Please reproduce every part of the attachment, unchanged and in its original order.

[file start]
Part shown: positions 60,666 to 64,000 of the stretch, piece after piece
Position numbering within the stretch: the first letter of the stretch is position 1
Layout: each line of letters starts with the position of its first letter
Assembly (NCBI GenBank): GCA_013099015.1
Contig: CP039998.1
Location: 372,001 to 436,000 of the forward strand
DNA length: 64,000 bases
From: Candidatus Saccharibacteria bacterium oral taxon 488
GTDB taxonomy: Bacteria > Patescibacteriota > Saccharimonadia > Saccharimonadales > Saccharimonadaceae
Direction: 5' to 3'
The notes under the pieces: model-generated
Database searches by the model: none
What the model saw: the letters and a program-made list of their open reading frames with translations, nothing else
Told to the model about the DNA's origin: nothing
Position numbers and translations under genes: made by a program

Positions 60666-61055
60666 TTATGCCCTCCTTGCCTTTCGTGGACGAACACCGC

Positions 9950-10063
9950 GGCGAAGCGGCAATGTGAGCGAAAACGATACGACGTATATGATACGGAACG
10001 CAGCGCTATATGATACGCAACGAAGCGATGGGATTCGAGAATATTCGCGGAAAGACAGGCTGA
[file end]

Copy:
Part shown: positions 60,666 to 64,000 of the stretch, piece after piece
Position numbering within the stretch: the first letter of the stretch is position 1
Layout: each line of letters starts with the position of its first letter
Assembly (NCBI GenBank): GCA_013099015.1
Contig: CP039998.1
Location: 372,001 to 436,000 of the forward strand
DNA length: 64,000 bases
From: Candidatus Saccharibacteria bacterium oral taxon 488
GTDB taxonomy: Bacteria > Patescibacteriota > Saccharimonadia > Saccharimonadales > Saccharimonadaceae
Direction: 5' to 3'
The notes under the pieces: model-generated
Database searches by the model: none
What the model saw: the letters and a program-made list of their open reading frames with translations, nothing else
Told to the model about the DNA's origin: nothing
Position numbers and translations under genes: made by a program

Positions 60666-61055
60666 TTATGCCCTCCTTGCCTTTCGTGGACGAACACCGC

Positions 9950-10063
9950 GGCGAAGCGGCAATGTGAGCGAAAACGATACGACGTATATGATACGGAACG
10001 CAGCGCTATATGATACGCAACGAAGCGATGGGATTCGAGAATATTCGCGGAAAGACAGGCTGA